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before we go to questions, i do not want to end and talk too much -- there's an extraordinary document in your book which i have marked that marty was dying of cancer and john hopkins hospital. ruth found this letter that he did not even give to her. she just found in the door. what you read it. >> i might cry. why want to tell the story of this letter first which is that we first read it. >> thank you. i got that first i was very pleased. >> justice ginsburg believed in giving credit so do we. that's why this is the only book that has many pages of endnotes.
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the thing is we wanted this format we wanted the original. i also wanted to -- where trying hard to get the original and we made several requests and nothing really happened. then literally two days before the book went to press we are given a final draft her son to look over for factual errors relating to the family and he said, you know think the book is great but i don't understand why you put my dads letter and that weird font? why don't you have the original. and i was like like well i would love the original. funny you should say. then we got a letter from justice ginsburg, an e-mail and it said, dear shauna, my son thought you should have this. i hope you can use it.
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it felt like such a gift from her. she had been so generous about the entire project even though it is not an authorized biography. it was like an intimate present from her. it was actually the day before the book went to press. if it would've came the day after it would've been too late. >> the letter is written a day or two before he dies. okay. >> this is june 17, 2010. my dearest ruth, you are the only person i have loved in my life. setting aside parents, kids, and their kids, i have admired and loved you almost sense the day we first met at cornell some 56 years ago. here i have to note that when i got the original i have to note that she corrected him in the margins. [laughter] she wrote, nearly 60.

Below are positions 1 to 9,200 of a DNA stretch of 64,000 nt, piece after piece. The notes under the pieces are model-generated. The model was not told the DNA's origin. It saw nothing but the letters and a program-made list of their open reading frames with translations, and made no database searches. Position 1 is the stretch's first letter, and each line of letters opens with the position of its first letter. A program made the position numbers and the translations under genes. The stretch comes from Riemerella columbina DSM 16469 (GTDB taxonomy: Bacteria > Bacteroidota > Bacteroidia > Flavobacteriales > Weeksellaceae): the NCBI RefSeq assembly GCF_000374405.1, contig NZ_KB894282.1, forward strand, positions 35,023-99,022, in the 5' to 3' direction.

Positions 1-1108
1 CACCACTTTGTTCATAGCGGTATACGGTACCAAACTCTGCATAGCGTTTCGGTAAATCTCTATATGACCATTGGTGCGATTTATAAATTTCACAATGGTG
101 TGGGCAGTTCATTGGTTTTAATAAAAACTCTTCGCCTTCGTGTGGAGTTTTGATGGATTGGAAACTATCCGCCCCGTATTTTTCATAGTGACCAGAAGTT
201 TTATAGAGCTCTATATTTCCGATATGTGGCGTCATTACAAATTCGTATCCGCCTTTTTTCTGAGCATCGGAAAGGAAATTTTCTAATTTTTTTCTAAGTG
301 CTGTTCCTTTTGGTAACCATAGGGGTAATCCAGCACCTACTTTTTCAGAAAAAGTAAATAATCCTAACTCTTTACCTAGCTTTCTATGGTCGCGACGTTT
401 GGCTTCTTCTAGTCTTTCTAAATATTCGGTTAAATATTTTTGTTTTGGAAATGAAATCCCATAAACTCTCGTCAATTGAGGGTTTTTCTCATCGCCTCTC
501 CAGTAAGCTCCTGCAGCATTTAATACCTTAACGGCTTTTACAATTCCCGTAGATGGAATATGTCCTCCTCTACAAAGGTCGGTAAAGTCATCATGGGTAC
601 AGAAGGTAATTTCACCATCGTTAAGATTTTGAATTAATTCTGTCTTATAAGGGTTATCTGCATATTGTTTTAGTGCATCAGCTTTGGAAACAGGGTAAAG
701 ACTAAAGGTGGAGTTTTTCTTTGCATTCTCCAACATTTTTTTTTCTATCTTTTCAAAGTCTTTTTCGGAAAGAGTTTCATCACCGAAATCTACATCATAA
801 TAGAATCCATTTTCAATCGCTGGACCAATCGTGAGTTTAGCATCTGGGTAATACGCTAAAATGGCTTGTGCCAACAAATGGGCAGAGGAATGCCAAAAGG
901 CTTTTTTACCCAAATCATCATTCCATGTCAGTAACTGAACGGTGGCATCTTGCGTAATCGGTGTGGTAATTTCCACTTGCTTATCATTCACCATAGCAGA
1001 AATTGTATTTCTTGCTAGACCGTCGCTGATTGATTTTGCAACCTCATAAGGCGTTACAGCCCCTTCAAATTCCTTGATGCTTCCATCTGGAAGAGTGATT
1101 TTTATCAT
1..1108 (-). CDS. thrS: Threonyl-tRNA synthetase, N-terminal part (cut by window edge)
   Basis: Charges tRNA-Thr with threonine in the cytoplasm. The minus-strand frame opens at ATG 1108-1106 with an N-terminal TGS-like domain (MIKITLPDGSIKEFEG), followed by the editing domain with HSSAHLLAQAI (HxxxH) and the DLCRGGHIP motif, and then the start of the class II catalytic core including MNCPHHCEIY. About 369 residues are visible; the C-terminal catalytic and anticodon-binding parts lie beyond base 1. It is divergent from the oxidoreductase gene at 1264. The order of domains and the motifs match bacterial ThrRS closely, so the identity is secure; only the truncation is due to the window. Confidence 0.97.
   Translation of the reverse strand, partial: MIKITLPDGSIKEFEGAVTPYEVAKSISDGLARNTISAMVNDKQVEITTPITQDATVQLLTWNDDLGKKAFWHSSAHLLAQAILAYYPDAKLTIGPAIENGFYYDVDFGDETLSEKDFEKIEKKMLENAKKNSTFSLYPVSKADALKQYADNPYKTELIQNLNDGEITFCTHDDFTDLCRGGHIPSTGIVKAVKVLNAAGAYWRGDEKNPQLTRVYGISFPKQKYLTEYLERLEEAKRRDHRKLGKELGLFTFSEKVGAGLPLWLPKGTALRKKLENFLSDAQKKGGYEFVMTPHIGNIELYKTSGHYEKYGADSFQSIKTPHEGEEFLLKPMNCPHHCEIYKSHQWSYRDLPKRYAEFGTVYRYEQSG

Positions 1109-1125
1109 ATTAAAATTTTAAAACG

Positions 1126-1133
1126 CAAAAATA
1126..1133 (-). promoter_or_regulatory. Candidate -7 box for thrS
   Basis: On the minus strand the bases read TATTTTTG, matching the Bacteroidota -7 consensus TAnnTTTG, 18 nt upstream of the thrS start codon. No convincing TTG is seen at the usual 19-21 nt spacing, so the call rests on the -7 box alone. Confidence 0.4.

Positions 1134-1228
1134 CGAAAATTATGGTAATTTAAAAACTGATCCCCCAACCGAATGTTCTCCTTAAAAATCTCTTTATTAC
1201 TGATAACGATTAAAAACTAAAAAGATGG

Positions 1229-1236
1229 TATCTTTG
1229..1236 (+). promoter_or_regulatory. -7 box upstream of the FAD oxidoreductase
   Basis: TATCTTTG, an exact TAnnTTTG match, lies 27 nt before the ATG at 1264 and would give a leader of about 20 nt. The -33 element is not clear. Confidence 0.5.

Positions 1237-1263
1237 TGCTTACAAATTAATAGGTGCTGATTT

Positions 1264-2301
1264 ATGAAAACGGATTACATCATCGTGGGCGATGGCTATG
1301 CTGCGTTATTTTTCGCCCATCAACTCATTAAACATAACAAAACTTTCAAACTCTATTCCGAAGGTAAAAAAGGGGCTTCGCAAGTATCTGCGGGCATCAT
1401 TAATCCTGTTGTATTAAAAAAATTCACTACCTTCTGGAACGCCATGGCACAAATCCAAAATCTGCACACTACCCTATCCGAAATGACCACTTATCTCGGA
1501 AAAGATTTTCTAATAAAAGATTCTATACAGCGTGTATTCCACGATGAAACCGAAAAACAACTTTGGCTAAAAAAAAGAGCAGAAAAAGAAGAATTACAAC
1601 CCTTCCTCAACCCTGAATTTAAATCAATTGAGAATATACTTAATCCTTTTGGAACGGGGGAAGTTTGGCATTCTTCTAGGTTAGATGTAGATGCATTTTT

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that woman is very precise. what a treat it has been to watch you progress at the very top of the legal world. i will be at jh medical center and told friday june 20 fifth, fifth, i believe. between now and then i shall look hard on my remaining life and the time has come for me to tough it out, to take a leave of life. the loss of quality simply overwhelms. i hope you will support where i come out but i understand you may not. i will love you not a drop less. marty. >> wow, wow!. okay. okay questions. >> i just say one more thing. we have talked a lot about this about how to say the person is political. it trays how the people in her
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life looks at how shauna described an extraordinary marriage how they could both flourish. they can both see themselves fully free from gender stereotypes. gave her essential optimism about the world. i. i think it made her optimistic about the male. and the capacity to improve. [laughter] >> the trying and hope over experience. >> their microphones, the lights are such that i cannot see but now the lights are coming -- who has a? please ask a question, do not give a speech.